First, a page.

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U.S. Supreme Court

Pease v. Rathbun-Jones Engineering Co., 243 U.S. 273 (1917)

Pease v. Rathbun-Jones Engineering Company

Nos. 360, 419

Submitted January 8, 1917

Decided March 6, 1917

243 U.S. 273


Objection going to the form of the district court's decree, if not taken on a first appeal to the circuit court of appeals, may be deemed waived on a second.

A decree of the district court that plaintiff "do have and recover " a stated sum, with provisions establishing a lien and for foreclosure, was affirmed by the circuit court of appeals with directions that "such execution and further proceedings be had as according to right and justice, and the laws of the United States, ought to be had." Held that a decree of the district court directing foreclosure sale, and that execution issue for any deficiency, was consistent with, and did not exceed, the affirmance.

The amount of deficiency being fixed by the sale, the insertion of the amount in the execution was but a clerical act.

Under Rev.Stats. of Texas, Art. 1206, a suit against a corporation is not abated by its dissolution pending appeal.

Federal courts sitting in equity may render summary judgment against sureties on appeal bonds.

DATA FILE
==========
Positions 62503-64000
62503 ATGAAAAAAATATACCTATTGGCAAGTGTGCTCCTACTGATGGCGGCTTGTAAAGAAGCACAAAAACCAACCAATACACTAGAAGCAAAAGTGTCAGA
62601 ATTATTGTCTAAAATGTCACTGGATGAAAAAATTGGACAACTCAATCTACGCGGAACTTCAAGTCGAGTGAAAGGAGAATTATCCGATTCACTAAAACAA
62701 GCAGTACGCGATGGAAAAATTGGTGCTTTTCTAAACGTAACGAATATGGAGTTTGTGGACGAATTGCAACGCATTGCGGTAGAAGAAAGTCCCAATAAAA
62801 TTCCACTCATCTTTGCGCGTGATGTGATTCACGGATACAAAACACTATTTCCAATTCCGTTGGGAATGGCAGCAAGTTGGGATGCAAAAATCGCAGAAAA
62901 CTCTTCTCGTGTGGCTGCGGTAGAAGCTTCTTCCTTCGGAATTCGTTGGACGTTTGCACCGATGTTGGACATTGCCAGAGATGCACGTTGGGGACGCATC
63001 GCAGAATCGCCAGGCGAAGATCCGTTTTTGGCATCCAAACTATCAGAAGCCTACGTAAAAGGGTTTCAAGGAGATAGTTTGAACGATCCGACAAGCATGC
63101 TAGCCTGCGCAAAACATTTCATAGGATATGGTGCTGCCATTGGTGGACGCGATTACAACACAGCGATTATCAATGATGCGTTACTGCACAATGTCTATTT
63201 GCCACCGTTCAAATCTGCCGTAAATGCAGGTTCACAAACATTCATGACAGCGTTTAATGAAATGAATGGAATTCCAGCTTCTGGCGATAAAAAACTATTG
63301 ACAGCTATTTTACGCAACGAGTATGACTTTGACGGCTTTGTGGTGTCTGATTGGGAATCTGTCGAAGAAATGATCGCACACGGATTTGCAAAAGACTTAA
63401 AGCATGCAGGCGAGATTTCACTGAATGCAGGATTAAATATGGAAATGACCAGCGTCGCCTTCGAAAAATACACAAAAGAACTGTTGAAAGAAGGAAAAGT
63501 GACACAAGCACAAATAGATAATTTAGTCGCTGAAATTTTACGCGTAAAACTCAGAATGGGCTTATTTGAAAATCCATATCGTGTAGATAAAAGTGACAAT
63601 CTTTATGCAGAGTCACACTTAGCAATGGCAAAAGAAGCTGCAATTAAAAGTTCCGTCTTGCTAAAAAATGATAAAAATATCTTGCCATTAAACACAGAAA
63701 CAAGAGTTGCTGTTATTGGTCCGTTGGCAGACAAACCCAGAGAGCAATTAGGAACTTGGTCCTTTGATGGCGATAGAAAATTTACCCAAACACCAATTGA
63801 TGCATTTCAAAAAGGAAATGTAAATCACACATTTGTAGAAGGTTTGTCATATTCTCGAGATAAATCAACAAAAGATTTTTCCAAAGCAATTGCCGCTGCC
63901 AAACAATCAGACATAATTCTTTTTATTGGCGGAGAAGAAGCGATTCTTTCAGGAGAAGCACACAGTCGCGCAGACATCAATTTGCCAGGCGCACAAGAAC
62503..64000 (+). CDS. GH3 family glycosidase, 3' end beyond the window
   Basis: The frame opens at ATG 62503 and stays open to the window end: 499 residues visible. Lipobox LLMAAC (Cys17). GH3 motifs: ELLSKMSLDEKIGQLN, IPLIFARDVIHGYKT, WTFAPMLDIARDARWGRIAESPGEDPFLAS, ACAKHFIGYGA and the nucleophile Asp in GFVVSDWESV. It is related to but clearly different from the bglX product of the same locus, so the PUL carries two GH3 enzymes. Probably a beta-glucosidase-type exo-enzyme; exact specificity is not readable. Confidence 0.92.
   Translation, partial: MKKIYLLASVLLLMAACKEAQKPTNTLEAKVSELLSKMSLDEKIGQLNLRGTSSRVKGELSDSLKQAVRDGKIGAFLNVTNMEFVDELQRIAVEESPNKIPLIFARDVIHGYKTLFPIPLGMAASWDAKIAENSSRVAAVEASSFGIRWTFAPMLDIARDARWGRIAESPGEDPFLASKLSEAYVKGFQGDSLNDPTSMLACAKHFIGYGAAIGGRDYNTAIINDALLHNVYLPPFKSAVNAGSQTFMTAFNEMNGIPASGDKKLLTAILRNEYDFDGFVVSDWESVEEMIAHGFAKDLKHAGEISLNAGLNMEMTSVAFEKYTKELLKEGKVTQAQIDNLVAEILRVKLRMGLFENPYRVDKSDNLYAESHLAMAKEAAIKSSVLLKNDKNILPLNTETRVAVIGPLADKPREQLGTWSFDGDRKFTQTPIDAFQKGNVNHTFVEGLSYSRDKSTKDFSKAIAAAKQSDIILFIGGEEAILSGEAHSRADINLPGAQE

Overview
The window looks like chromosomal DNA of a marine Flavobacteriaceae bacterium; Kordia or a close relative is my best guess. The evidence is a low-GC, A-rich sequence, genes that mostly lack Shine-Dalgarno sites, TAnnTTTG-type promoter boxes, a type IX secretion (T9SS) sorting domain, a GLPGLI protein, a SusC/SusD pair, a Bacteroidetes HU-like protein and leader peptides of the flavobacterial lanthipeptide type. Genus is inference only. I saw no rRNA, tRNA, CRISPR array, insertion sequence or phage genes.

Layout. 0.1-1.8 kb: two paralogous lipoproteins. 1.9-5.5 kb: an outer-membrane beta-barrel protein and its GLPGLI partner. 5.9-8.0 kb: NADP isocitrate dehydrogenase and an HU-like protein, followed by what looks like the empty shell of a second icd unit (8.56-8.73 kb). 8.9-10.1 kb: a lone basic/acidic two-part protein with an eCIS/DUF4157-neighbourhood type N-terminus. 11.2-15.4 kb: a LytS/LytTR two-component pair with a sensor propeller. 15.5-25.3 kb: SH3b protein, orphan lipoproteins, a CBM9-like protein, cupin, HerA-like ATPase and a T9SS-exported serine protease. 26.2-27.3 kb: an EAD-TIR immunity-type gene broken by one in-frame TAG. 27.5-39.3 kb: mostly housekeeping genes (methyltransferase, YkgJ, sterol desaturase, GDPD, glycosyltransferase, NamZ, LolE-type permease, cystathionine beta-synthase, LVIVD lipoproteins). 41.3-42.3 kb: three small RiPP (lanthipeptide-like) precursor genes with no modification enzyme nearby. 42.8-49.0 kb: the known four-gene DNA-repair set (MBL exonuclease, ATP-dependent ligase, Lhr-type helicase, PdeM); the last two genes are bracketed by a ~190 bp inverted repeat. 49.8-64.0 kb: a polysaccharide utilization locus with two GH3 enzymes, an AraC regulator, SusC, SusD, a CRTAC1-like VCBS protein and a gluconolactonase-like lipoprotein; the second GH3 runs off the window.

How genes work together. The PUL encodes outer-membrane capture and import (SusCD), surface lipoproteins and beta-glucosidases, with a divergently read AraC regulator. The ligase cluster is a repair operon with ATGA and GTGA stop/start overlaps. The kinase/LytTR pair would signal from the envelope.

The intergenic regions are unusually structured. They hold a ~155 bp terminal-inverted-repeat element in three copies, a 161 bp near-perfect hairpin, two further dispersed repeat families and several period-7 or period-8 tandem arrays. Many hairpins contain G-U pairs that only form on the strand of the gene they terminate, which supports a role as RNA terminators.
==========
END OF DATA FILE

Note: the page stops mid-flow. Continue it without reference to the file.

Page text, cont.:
Such practice does not invade the constitutional right of trial by jury; nor is it objectionable upon the ground that the legal remedy, by action on the bond, is adequate.

While it is the proper and usual practice in such cases to give notice to the surety, quaere whether notice is always essential

Objections that a summary judgment on an appeal bond was not preceded by notice and deprived the sureties of the right of trial by jury are waived by invoking the trial court's decision of the merits upon an undisputed state of facts.

Quaere whether Rule 29 of this Court -- Rule 13, 5th C.C.A. -- intends that the sureties on a supersedeas bond shall not be bound to chanrobles.com-red

Page 243 U. S. 274

pay deficiency decree in foreclosure cases, but shall pay only the costs and damages resulting from the delay caused by the appeal?

A money decree against a corporation and its sureties on a supersedeas bond, followed by levy, was satisfied by a payment made by one of the sureties "as trustee for himself and the other stockholders" of the corporation. The record not showing that the surety paid as such, in satisfaction of his own liability, held that the sureties had no standing to complain of the decree, since satisfaction, by the principal obligor, ended their liability.

228 F.2d 3 affirmed.

The case is stated in the opinion.


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